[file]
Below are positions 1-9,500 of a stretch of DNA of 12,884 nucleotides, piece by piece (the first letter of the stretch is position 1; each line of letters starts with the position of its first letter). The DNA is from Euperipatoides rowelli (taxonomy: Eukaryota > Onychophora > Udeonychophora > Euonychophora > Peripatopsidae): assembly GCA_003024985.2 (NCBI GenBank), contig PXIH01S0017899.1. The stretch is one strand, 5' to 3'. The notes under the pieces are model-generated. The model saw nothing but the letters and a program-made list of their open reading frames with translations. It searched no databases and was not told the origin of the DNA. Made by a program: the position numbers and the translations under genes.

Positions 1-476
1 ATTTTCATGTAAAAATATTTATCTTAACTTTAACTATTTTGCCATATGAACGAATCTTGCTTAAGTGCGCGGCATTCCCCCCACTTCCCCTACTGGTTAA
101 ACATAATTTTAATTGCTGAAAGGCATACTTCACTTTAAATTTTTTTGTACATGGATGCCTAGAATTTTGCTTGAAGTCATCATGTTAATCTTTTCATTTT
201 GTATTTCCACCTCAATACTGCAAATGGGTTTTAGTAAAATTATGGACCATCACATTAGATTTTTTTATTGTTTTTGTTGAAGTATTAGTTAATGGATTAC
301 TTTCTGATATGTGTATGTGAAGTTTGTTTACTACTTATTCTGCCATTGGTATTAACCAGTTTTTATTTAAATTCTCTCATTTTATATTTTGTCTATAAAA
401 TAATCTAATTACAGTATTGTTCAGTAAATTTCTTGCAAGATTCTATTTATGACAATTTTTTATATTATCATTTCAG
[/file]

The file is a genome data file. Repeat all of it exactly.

Below are positions 1-9,500 of a stretch of DNA of 12,884 nucleotides, piece by piece (the first letter of the stretch is position 1; each line of letters starts with the position of its first letter). The DNA is from Euperipatoides rowelli (taxonomy: Eukaryota > Onychophora > Udeonychophora > Euonychophora > Peripatopsidae): assembly GCA_003024985.2 (NCBI GenBank), contig PXIH01S0017899.1. The stretch is one strand, 5' to 3'. The notes under the pieces are model-generated. The model saw nothing but the letters and a program-made list of their open reading frames with translations. It searched no databases and was not told the origin of the DNA. Made by a program: the position numbers and the translations under genes.

Positions 1-476
1 ATTTTCATGTAAAAATATTTATCTTAACTTTAACTATTTTGCCATATGAACGAATCTTGCTTAAGTGCGCGGCATTCCCCCCACTTCCCCTACTGGTTAA
101 ACATAATTTTAATTGCTGAAAGGCATACTTCACTTTAAATTTTTTTGTACATGGATGCCTAGAATTTTGCTTGAAGTCATCATGTTAATCTTTTCATTTT
201 GTATTTCCACCTCAATACTGCAAATGGGTTTTAGTAAAATTATGGACCATCACATTAGATTTTTTTATTGTTTTTGTTGAAGTATTAGTTAATGGATTAC
301 TTTCTGATATGTGTATGTGAAGTTTGTTTACTACTTATTCTGCCATTGGTATTAACCAGTTTTTATTTAAATTCTCTCATTTTATATTTTGTCTATAAAA
401 TAATCTAATTACAGTATTGTTCAGTAAATTTCTTGCAAGATTCTATTTATGACAATTTTTTATATTATCATTTCAG